HAVE FUN IN THE SUN: Safety of Sunscreens, UV Protection meaning, and much more!

July 24, 2022

This is a recording of “Have Fun in the Sun,” a Zoom presentation held on June 16, 2022.

Below is an excerpt of a presentation given by Dr. Melissa Burnett, Board Certified Dermatologist, about skin protection with the most up to date sunscreen research. In this presentation, Dr. Burnett’s focus is on safety of sunscreens, what UV protection means, how to understand the labeling on sunscreens and environmental aspects to consider when using sunscreens.

Thank you so much for inviting me to give this talk tonight. It’s definitely very timely as we enter into the summer months, and congratulations and shout out to Dinno Health for all that they do in the communities in the greater Boston area. You guys have a wonderful organization and do a lot of great things for the community, so thanks for that.

We’re going to talk about sun protection and it’s funny because as I was preparing this talk I thought, at the end of it, maybe no one’s going to want to wear sunscreen! The point is to not make you not want to wear sunscreen, but to help you become a better consumer of sun protection because there’s a lot of information out there. It is actually a little bit hard to sift through the data as a consumer, so I hope that this will help you to be a more versed consumer.

What is the difference between sunscreen versus sunblock? With sunscreen, these are chemical-based sunscreens that actually will absorb sunlight. They will convert UV radiation to something that won’t damage your skin, whereas sunblock is titanium dioxide and zinc oxide, and they’ll reflect light. So, there is a difference between sunscreen and sunblock.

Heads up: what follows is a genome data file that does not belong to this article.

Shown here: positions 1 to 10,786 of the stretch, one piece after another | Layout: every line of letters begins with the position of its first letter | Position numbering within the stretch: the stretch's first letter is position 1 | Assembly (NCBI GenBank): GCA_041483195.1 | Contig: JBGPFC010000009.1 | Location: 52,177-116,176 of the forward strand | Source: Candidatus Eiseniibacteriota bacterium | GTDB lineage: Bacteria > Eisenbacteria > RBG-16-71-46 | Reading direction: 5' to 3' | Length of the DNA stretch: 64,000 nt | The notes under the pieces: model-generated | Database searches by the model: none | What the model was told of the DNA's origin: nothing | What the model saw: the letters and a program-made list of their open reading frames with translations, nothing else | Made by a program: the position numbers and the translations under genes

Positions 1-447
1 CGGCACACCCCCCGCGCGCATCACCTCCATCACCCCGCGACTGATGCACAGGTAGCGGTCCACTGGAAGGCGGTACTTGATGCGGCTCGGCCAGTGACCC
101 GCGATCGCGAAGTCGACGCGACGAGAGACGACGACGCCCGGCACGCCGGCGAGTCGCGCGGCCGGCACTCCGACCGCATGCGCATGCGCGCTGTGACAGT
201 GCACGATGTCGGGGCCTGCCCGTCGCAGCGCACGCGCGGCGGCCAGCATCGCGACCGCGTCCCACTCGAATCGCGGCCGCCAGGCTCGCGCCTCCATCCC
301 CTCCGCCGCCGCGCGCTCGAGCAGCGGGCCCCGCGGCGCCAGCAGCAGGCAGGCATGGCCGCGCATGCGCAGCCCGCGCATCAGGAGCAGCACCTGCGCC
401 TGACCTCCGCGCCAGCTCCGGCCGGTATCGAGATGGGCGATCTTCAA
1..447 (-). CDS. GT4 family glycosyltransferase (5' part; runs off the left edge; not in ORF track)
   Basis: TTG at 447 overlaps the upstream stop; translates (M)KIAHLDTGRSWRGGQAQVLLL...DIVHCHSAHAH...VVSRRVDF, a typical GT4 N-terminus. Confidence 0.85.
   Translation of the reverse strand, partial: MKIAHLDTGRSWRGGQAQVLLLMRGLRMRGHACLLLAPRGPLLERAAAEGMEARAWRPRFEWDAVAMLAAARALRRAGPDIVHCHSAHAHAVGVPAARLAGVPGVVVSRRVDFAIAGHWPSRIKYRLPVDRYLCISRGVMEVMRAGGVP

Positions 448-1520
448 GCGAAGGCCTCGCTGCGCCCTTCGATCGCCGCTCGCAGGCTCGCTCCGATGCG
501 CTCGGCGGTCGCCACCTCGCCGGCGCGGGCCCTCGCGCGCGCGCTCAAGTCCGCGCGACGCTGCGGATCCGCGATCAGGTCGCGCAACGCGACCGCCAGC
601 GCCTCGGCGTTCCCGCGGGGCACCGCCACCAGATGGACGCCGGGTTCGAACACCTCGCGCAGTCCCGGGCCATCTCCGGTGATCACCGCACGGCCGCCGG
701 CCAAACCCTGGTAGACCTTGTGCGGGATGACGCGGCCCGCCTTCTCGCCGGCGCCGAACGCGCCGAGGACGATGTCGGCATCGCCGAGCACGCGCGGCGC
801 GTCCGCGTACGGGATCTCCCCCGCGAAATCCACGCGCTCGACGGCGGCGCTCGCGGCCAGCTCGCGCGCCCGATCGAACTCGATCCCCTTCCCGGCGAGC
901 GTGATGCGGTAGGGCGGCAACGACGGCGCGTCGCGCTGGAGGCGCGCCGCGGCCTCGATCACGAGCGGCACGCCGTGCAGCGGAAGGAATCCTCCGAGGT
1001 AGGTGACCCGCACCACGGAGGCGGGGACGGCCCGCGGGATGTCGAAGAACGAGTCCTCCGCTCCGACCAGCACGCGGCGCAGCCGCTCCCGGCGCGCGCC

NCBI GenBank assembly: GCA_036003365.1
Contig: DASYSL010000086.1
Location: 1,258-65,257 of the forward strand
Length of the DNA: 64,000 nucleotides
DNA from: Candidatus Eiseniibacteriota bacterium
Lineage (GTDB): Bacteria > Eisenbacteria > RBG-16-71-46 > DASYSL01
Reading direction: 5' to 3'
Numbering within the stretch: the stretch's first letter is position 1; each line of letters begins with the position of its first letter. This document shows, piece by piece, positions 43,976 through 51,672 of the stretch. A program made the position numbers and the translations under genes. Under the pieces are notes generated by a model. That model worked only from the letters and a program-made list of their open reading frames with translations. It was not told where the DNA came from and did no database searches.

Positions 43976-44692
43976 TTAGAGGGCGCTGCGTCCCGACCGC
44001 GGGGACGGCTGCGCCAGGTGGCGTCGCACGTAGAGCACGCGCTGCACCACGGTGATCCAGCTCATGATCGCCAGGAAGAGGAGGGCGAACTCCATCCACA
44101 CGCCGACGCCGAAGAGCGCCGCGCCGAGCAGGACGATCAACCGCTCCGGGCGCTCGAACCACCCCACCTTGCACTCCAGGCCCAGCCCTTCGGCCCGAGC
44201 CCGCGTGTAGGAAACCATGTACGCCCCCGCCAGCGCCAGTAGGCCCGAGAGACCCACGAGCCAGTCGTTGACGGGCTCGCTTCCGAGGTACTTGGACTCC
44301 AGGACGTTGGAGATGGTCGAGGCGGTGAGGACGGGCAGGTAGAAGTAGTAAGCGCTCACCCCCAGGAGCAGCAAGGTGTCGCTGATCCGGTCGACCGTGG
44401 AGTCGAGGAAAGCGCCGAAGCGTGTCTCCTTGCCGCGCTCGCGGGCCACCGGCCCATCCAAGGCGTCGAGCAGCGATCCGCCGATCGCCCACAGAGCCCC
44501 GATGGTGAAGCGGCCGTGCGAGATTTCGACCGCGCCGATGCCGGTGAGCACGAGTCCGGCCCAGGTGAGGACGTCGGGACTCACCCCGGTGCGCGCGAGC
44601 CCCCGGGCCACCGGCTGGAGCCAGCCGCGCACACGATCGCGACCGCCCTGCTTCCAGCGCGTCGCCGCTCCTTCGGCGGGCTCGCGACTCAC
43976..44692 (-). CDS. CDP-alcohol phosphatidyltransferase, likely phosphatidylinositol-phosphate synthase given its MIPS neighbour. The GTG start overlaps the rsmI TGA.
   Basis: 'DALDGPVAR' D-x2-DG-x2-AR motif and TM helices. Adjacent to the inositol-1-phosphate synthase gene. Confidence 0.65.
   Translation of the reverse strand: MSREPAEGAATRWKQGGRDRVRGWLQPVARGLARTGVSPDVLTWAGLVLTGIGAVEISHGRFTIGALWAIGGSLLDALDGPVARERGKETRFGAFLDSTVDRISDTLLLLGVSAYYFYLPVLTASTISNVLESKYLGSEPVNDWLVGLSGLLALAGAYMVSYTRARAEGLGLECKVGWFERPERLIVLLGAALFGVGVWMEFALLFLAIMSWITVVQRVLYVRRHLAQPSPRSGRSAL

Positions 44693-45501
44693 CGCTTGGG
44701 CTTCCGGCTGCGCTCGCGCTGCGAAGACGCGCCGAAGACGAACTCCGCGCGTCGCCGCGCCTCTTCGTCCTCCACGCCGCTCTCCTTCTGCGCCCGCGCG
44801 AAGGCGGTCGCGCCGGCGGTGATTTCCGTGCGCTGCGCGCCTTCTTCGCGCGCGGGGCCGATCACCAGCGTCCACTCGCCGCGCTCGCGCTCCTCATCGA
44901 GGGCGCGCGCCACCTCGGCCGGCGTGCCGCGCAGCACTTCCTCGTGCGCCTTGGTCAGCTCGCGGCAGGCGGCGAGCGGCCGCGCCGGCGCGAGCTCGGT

A lot of you are probably aware that there’s some information and maybe some controversy about sunscreen ingredients right now and there has been for several years. I’m going to talk about something called GRASE, which means generally regarded as safe and effective. This is a term used by the FDA when they are looking at skin care ingredients. When you look at sunscreen ingredients, there are a couple that are not generally regarded as safe and effective – that’s PABA and Trolamine Salicylate. PABA was a common ingredient in a lot of sunscreens about 20 years ago. I’m sure many of us have actually used this. It was taken off the market and is no longer considered safe.

Generally regarded as safe and effective class one, category one means they really truly are generally regarded as safe and effective and those are the mineral-based sunscreens. There are two ingredients that fit this category – zinc oxide and titanium dioxide. That’s it. So, if you’re looking at the active ingredients on a sunscreen and there’s something else listed there, it’s not a mineral-based sunscreen alone. In a lot of sunscreens, one of the real issues is how these are advertised and marketed to the public. So a sunscreen may say mineral-based but it could have other chemical sunscreens in it if it has a mineral sunscreen. So, you do have to be careful as a consumer if that matters to you and you can decide by the end of this lecture if it does.

GRASE III means that there’s insufficient data for use for safety and there’s several of these that are listed. Many of these are in sunscreens that we’ll find at Acton Pharmacy, Keyes Drug, maybe not, but in the general stores we’ll find these active ingredients. This is since 1999 that these were listed. We’re going to go through a little bit more about these.

There are three sunscreens that were first developed in the 1940s and they first became regulated by the FDA in the 1970s. Between that time and around 2011, basically nothing happened. There was no research into the safety. They were just on the market; people were using them and there was no great data on how things were labeled. So, there’s a lot of confusion about sunscreens. I think the environmental working group, even though sometimes I don’t necessarily agree with exactly how they present data, I think they did a really good job of opening up and helping this conversation become more of a public one. Certainly, the American Academy of Dermatology has been trying to work with the FDA for many years to help regulate sunscreen and help this be more useful to patients.

To continue learning about sunscreen safety, watch the full presentation.